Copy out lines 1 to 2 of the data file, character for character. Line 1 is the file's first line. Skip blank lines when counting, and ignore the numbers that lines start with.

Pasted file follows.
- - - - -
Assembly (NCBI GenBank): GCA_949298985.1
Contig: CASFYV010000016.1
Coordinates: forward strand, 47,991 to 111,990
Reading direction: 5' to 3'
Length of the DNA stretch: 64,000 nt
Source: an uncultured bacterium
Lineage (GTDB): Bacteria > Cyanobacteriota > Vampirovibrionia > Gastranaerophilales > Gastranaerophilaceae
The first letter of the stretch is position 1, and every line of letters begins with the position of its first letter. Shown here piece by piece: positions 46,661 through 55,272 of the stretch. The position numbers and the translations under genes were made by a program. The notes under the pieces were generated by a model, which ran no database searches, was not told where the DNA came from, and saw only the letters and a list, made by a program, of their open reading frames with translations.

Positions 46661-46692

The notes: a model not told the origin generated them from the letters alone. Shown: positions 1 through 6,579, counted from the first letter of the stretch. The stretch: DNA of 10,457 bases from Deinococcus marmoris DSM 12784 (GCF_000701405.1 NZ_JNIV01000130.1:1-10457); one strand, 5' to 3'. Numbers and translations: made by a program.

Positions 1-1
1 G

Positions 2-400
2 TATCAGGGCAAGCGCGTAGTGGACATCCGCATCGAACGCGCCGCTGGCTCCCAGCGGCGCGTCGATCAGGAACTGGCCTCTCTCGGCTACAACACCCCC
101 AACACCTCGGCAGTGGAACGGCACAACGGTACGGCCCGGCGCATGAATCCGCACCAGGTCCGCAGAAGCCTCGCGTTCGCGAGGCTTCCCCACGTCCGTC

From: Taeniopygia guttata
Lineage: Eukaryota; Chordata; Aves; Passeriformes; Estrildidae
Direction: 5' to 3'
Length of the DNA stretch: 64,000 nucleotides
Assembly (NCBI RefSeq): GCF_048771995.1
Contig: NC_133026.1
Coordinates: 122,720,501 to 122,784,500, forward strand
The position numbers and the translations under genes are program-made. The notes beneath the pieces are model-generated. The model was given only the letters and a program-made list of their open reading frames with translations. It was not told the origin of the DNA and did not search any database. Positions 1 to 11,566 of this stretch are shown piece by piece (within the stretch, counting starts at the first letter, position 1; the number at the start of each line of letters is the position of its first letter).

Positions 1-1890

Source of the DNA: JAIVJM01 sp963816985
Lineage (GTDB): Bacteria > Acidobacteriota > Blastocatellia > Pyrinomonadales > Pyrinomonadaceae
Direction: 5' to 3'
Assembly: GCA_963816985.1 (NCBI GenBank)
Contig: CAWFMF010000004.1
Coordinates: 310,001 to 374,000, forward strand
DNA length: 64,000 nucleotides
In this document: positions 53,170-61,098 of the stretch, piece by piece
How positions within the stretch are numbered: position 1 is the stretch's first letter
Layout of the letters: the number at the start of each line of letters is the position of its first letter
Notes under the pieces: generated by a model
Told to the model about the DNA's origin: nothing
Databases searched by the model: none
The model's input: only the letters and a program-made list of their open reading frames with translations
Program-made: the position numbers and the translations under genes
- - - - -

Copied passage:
Assembly (NCBI GenBank): GCA_949298985.1
Contig: CASFYV010000016.1